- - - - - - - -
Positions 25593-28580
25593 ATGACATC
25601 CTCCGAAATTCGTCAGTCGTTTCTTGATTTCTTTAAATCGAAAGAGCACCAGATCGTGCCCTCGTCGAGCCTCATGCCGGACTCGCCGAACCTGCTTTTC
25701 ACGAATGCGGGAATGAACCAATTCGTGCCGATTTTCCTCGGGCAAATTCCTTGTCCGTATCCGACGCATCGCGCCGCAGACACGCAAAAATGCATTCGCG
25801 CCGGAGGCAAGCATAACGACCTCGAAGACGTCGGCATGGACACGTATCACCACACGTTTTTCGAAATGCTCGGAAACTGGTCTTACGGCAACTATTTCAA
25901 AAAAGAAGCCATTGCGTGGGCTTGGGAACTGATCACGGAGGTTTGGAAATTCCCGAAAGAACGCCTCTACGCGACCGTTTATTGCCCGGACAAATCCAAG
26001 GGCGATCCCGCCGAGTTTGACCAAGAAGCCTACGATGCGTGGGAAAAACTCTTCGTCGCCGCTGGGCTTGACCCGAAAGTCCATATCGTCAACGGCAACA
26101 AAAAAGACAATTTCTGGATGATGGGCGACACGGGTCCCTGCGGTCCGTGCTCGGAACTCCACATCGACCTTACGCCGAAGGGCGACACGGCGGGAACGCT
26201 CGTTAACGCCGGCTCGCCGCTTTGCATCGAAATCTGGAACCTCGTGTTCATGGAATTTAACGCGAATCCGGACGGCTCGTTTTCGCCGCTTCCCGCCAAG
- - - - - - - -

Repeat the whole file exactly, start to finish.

Positions 25593-28580
25593 ATGACATC
25601 CTCCGAAATTCGTCAGTCGTTTCTTGATTTCTTTAAATCGAAAGAGCACCAGATCGTGCCCTCGTCGAGCCTCATGCCGGACTCGCCGAACCTGCTTTTC
25701 ACGAATGCGGGAATGAACCAATTCGTGCCGATTTTCCTCGGGCAAATTCCTTGTCCGTATCCGACGCATCGCGCCGCAGACACGCAAAAATGCATTCGCG
25801 CCGGAGGCAAGCATAACGACCTCGAAGACGTCGGCATGGACACGTATCACCACACGTTTTTCGAAATGCTCGGAAACTGGTCTTACGGCAACTATTTCAA
25901 AAAAGAAGCCATTGCGTGGGCTTGGGAACTGATCACGGAGGTTTGGAAATTCCCGAAAGAACGCCTCTACGCGACCGTTTATTGCCCGGACAAATCCAAG
26001 GGCGATCCCGCCGAGTTTGACCAAGAAGCCTACGATGCGTGGGAAAAACTCTTCGTCGCCGCTGGGCTTGACCCGAAAGTCCATATCGTCAACGGCAACA
26101 AAAAAGACAATTTCTGGATGATGGGCGACACGGGTCCCTGCGGTCCGTGCTCGGAACTCCACATCGACCTTACGCCGAAGGGCGACACGGCGGGAACGCT
26201 CGTTAACGCCGGCTCGCCGCTTTGCATCGAAATCTGGAACCTCGTGTTCATGGAATTTAACGCGAATCCGGACGGCTCGTTTTCGCCGCTTCCCGCCAAG